The brain is a delicate instrument. Any neurosurgery risks permanently altering a patient’s cognitive capabilities.
Protecting a patient’s talents during surgery can be a complex task for surgeons — as evidenced by a white-knuckles video shared recently by The Guardian.
In the clip, 53-year-old Dagmar Turner plays sections of compositions by Mahler and Gershwin as surgeons work to remove a tumor from her brain.
Reuters reports that the tumor had been situated close to the area of Turner’s brain responsible for controlling her left hand. Fearing the loss of 40 years of craft, neurosurgeon Keyoumars Ashkan at King’s College Hospital developed a three-step plan — map Turner’s brain, open her skull, and get her to play.
This process, known as intraoperative brain mapping or simply “awake brain surgery,” is used by surgeons when there’s concern about damaging areas of the brain responsible for controlling certain skills. It’s possible in part because there are no pain receptors in the brain.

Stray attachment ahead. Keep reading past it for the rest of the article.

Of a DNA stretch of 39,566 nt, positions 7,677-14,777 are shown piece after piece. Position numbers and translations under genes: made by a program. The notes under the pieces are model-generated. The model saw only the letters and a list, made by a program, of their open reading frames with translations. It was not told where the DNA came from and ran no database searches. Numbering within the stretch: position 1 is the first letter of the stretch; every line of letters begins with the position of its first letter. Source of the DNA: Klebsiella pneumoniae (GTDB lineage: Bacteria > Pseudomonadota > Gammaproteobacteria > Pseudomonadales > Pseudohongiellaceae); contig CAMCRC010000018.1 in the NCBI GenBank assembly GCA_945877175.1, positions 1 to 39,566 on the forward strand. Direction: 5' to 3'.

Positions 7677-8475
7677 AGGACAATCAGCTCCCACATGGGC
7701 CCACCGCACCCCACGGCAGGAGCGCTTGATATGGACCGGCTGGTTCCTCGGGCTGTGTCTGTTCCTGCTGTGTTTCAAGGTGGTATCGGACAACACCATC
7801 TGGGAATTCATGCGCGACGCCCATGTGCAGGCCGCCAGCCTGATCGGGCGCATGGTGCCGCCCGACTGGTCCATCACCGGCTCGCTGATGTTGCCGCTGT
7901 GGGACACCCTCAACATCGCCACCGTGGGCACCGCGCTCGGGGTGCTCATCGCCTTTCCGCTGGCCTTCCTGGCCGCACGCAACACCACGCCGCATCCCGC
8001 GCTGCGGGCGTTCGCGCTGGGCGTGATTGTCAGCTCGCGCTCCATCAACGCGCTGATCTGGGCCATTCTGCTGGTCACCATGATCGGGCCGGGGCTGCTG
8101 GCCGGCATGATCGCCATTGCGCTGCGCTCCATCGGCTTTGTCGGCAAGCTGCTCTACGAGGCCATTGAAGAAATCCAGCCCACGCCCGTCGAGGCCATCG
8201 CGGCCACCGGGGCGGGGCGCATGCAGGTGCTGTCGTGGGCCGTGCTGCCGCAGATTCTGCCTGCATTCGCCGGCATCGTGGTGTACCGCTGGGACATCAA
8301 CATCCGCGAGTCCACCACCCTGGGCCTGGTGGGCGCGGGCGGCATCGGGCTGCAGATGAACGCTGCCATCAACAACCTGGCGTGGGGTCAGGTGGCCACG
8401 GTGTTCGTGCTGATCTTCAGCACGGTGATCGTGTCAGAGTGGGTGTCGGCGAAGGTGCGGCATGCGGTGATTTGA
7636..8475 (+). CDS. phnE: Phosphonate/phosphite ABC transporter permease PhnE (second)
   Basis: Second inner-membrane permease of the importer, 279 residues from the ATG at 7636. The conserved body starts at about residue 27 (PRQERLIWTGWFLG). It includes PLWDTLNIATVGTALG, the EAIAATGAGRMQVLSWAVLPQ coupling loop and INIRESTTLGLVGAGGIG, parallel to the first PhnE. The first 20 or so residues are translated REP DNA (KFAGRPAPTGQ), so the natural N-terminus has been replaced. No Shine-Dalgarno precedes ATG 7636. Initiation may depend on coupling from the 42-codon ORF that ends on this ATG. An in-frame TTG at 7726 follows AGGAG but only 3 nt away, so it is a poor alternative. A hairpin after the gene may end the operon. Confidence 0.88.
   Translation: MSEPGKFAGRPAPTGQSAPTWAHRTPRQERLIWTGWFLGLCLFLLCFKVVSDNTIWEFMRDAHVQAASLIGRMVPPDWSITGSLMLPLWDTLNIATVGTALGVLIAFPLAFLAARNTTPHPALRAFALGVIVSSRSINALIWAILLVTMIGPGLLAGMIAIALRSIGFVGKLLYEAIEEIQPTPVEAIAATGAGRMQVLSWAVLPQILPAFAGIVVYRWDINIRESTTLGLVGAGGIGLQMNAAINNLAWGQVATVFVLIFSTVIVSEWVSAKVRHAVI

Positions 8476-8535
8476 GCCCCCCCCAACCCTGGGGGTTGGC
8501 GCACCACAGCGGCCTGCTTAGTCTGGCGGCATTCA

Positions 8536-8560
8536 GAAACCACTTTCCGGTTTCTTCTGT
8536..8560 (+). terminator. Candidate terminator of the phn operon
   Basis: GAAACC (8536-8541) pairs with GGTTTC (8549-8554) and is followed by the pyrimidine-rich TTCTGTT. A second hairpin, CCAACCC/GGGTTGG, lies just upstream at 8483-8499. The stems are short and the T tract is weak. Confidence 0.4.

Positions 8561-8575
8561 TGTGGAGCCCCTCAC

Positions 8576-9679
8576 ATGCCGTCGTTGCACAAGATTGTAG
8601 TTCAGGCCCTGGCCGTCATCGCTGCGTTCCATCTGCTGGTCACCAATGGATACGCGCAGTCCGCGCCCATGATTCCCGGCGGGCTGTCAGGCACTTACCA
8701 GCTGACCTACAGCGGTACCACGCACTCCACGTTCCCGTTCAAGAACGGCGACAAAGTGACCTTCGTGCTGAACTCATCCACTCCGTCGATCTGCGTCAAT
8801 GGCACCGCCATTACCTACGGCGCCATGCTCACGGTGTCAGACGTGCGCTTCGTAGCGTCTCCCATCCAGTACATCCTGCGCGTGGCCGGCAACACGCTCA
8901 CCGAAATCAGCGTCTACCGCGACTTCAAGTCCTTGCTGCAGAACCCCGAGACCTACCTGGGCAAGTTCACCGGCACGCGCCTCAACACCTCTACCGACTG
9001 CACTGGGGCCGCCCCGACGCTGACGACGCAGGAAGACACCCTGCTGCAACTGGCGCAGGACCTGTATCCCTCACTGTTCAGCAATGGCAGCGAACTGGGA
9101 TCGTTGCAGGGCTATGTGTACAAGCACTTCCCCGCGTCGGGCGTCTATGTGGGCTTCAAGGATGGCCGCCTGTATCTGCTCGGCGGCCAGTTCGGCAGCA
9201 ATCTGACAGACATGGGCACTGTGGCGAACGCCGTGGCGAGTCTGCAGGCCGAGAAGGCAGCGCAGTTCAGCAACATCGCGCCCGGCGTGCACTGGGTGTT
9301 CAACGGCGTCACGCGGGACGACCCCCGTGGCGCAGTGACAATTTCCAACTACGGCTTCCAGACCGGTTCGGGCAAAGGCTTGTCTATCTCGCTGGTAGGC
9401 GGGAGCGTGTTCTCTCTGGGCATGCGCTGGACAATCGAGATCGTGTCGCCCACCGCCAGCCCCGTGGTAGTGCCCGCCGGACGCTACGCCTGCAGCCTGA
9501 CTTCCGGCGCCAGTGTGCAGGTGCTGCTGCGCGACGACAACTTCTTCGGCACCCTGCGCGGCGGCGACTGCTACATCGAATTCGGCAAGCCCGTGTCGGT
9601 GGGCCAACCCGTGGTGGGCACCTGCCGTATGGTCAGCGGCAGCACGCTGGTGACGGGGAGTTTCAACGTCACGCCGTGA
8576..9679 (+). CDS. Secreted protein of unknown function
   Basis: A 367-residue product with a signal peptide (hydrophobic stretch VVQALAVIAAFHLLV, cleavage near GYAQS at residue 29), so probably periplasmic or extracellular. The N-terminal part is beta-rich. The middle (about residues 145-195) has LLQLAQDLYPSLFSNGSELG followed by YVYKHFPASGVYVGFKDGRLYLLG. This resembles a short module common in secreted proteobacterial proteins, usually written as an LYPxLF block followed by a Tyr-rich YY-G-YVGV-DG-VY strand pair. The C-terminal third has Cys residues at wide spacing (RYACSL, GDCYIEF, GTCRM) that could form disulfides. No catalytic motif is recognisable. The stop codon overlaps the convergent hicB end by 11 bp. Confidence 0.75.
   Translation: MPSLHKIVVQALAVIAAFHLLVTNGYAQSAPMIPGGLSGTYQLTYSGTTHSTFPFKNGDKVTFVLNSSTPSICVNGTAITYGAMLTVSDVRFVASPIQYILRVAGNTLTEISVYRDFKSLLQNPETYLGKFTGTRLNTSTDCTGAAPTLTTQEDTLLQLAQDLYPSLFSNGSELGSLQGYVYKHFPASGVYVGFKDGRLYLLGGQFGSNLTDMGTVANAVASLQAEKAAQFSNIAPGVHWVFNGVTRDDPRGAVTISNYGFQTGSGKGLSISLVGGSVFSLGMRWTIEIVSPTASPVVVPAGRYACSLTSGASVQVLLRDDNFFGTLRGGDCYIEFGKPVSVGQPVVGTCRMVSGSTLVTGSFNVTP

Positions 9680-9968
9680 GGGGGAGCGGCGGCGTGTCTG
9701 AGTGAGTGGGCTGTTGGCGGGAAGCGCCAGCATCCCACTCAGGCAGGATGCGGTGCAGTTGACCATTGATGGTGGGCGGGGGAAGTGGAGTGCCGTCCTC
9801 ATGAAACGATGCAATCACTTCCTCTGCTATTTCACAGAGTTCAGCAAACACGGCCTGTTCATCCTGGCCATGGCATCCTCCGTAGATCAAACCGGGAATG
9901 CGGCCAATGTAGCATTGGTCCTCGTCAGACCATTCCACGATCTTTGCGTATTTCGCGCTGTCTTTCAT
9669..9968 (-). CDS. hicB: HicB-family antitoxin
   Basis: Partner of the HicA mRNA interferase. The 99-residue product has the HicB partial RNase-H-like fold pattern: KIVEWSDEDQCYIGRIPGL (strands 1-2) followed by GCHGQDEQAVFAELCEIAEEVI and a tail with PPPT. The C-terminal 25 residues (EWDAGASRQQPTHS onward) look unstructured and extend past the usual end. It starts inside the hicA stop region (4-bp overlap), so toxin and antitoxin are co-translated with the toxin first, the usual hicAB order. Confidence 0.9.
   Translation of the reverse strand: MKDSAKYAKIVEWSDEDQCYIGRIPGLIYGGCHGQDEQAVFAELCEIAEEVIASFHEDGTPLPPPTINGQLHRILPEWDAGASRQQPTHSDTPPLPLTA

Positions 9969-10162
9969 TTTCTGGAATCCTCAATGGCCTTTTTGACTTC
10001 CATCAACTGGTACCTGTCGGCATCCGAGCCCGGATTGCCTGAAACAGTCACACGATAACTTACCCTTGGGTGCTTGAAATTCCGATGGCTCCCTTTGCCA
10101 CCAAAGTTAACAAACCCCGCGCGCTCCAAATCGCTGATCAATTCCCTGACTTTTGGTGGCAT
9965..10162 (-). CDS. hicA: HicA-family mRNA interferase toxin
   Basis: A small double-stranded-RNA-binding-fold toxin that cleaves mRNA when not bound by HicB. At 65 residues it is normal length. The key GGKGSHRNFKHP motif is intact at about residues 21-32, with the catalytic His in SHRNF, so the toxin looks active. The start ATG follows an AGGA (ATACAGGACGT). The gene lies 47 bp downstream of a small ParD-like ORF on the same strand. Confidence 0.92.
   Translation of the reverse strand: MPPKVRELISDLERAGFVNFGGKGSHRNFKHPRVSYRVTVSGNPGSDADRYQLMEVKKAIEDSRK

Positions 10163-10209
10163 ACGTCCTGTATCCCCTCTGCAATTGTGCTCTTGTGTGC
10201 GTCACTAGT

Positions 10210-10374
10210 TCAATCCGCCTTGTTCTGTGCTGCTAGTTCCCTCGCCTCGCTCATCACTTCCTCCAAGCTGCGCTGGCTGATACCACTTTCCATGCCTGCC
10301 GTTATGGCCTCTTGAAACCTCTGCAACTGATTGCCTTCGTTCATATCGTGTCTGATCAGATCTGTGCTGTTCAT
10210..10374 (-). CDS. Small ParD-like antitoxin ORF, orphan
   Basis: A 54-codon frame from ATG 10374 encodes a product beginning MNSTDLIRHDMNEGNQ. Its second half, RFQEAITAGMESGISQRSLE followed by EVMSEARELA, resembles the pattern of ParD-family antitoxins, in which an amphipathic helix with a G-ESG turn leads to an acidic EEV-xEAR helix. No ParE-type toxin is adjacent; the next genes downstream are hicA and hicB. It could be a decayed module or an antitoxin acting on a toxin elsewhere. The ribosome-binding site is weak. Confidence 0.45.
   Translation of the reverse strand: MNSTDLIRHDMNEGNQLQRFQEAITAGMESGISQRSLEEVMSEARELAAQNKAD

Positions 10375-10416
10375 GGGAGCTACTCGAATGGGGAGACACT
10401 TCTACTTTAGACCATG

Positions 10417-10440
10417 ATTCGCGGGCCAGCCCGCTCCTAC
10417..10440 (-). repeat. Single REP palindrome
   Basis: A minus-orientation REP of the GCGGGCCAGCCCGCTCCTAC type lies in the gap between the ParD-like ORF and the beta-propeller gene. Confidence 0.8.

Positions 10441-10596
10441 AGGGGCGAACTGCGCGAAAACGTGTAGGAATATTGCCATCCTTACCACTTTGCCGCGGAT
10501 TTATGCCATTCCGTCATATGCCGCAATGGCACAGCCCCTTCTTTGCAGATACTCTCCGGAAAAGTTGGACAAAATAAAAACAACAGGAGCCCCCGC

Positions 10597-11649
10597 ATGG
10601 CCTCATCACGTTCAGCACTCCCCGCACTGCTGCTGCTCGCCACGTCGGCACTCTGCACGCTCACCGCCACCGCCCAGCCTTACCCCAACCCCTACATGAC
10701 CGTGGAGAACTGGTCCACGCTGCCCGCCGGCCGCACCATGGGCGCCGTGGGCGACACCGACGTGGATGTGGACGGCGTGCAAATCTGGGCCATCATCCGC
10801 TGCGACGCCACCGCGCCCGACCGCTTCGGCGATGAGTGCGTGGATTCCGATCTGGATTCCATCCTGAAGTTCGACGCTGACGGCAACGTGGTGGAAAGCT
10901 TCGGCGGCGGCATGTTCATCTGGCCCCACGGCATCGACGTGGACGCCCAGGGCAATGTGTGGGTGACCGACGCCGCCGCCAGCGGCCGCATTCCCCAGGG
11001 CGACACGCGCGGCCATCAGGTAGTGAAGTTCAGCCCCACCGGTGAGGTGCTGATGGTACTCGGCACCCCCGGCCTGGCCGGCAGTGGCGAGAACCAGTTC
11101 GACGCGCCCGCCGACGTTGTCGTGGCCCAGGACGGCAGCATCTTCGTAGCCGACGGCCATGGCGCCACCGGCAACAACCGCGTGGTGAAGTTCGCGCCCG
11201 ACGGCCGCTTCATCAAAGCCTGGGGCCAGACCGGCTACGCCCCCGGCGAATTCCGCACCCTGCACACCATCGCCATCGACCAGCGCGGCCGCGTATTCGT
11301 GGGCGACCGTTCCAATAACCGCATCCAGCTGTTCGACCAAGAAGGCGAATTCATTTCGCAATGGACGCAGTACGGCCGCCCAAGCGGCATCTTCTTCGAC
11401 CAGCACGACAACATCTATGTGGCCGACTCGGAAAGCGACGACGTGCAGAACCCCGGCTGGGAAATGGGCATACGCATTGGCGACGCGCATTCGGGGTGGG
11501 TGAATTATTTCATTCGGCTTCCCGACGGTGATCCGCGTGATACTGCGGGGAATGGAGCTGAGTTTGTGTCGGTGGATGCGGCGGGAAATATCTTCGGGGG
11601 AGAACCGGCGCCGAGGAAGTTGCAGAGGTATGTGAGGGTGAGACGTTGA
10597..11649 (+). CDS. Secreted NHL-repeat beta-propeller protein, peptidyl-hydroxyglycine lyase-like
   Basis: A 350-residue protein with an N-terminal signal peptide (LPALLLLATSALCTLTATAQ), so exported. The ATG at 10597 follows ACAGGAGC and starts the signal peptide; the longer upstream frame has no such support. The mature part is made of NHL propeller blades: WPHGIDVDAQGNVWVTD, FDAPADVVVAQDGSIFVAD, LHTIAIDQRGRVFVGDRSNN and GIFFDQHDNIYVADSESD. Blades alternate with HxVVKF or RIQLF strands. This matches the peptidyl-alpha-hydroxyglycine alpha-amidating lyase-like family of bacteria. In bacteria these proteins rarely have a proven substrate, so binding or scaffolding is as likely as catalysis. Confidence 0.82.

Despite being literally the plot of an episode of popular TV medical melodrama, Grey’s Anatomy, the process isn’t uncommon. The Mayo Clinic estimates their facility performs over 1,000 such surgeries per year and a cursory YouTube search shows examples of other musicians undergoing similar procedures while playing the violin, guitar, or even a saxophone.
Still, for many medical professionals working in the operating room, this might be an unfamiliar sight.
“The violin is my passion; I’ve been playing since I was 10 years old,” a grateful Turner told Reuters. “The thought of losing my ability to play was heart-breaking.”
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